Congratulations and Best Wishes to Cohort 5 Scholars!

David Chae

My experience as a Robert Wood Johnson Health & Society Scholar at the UCSF/UCB site has been invaluable. I entered the program with a background in social epidemiology and my research focused on examining associations between broader social inequalities and health. Specifically, I investigated how racism and discrimination, on a systemic level, contribute to racial disparities in health. While still conducting this line of research, as a Health and Society Scholar I have gained a richer understanding of the psychological and biological pathways that are involved in linking these broader social factors and patterns in population health. I developed a “socio-psychobiological” model of health, which posits that broad social forces influence the distribution of health and disease in a population directly through their effects on biological systems, as well as via more individual-level psychological mediators. My experience as a scholar has undoubtedly contributed to the trans-disciplinary nature and creativity of my work. The theoretical, substantive, and methodological knowledge that I have gained, through generous mentorship, access to experts, spirit of collegiality, and administrative support, has added tremendously to the development, quality, and direction of my research and the pursuit of my professional goals.


Kaja LeWinn

My experience in the RWJ program has been a transformative one. Through collaborations with the talented RWJ faculty and scholars and attendance at conferences from a variety of disciplines, I have expanded my professional network as well as my research goals and objectives. In collaboration with an interdisciplinary group of researchers at both UCSF and UCB, I have engaged in a program of research that spans multiple levels of analysis and extends far beyond my training as an epidemiologist. Through these collaborations I have initiated a pilot project that uses brain imaging to understand how early life experience is biologically embedded. I intend to continue this work through a mentored career development award from NIH. I am grateful to the national program office, the UCSF/UCB faculty, and my fellow RWJ scholars for providing such a stimulating and supportive environment during this critical time in my professional development.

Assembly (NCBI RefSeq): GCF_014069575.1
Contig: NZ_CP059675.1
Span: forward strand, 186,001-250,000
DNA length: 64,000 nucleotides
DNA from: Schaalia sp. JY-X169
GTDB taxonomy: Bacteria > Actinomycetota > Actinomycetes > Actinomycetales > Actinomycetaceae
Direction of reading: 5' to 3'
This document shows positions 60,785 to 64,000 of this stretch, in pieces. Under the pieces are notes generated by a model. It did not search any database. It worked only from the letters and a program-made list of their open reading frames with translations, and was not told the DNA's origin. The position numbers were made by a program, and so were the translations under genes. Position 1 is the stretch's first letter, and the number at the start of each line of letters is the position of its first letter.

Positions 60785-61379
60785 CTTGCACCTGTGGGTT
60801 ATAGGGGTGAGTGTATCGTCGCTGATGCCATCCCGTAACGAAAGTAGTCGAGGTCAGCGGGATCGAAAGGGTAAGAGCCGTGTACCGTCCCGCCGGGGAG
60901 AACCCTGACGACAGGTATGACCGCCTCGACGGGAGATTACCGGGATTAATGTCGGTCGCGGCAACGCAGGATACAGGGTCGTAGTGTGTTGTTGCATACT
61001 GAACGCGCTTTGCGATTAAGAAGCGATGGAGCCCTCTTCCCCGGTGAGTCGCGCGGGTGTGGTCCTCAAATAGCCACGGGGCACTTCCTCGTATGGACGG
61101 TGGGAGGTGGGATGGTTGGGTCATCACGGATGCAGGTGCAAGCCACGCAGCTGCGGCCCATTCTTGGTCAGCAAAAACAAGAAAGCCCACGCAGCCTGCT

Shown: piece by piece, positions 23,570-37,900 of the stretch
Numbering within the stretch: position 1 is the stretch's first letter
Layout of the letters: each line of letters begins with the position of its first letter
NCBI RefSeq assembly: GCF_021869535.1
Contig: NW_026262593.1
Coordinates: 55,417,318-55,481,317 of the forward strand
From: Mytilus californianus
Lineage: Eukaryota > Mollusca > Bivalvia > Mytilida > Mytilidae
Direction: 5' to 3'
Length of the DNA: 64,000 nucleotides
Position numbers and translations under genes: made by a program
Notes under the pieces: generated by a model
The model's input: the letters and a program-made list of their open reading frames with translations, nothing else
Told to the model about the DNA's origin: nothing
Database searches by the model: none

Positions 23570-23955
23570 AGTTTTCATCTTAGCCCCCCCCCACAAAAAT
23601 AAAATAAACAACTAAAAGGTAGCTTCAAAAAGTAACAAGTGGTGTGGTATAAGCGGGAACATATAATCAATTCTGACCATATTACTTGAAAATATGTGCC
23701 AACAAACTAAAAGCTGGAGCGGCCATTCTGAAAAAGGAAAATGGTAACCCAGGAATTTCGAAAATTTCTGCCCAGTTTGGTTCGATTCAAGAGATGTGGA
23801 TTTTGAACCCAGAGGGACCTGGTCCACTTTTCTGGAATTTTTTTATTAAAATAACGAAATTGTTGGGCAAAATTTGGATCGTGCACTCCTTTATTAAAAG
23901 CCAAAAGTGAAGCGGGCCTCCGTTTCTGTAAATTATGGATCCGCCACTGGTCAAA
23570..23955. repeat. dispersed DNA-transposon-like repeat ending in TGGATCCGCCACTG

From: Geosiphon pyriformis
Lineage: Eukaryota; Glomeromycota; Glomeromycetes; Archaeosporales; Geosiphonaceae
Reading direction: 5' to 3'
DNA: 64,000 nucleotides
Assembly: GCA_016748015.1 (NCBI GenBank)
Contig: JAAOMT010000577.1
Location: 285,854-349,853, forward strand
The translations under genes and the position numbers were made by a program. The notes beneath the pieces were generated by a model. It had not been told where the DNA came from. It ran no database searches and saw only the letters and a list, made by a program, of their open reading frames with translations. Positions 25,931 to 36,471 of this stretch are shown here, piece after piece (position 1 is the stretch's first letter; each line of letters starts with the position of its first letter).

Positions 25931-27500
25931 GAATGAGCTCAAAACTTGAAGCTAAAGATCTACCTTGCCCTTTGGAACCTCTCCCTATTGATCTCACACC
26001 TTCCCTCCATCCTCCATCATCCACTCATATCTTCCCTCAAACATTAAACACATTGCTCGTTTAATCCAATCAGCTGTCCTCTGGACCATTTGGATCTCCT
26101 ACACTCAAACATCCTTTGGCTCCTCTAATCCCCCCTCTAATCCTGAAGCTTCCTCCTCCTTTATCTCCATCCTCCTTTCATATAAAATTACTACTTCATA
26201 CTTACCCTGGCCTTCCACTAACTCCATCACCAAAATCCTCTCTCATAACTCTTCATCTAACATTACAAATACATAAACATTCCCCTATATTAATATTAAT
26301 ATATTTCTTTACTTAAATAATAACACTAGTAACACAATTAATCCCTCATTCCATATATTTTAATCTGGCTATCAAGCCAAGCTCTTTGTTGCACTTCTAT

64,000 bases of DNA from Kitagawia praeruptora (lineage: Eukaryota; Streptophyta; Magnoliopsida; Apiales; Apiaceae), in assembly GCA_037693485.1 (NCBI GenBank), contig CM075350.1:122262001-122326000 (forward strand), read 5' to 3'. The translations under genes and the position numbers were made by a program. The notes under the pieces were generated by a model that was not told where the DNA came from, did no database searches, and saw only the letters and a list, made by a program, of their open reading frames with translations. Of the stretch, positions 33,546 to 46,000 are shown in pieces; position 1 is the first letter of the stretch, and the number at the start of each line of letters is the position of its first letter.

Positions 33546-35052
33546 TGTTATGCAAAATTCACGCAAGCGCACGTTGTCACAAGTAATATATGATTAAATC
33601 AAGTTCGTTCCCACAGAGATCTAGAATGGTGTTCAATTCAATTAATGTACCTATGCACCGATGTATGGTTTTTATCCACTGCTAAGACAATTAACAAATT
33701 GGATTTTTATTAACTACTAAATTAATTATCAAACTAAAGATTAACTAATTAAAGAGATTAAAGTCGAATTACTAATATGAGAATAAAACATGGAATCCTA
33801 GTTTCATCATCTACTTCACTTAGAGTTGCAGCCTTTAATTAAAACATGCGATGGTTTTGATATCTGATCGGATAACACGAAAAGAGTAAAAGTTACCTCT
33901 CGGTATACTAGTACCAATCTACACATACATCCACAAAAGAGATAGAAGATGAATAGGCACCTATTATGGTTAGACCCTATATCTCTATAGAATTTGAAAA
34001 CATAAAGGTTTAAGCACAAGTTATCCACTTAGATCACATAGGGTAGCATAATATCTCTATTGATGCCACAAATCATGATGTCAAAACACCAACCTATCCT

Jenna Nobles

My time with in the Health & Society Scholar program has undoubtedly changed my approach to research. I entered the RWJ program with training in sociology and demography and have been privileged to spend the last two years collaborating with scholars in epidemiology, anthropology, psychology, and economics. Our research has attempted to measure the causal influence of contextual experiences on population health. The opportunity to consider the biological mechanisms that allow the social world to be embodied and transmitted between generations was particularly eye-opening for a social scientist. Debating the central issues in population health with these colleagues has provided a rich introduction to new fields, and in many ways, has served as a reintroduction to the underlying assumptions of my own. 

In a short term sense, my time in the program has broadened the literature I read, the questions I ask, and the methods I consider.  More broadly - and perhaps more importantly - it has changed how I think about the universe of information that is unfamiliar to me - that it is both accessible and non-ignorable.  I would be incredibly fortunate if my career were dotted with intellectual experiences as rich as those in this program.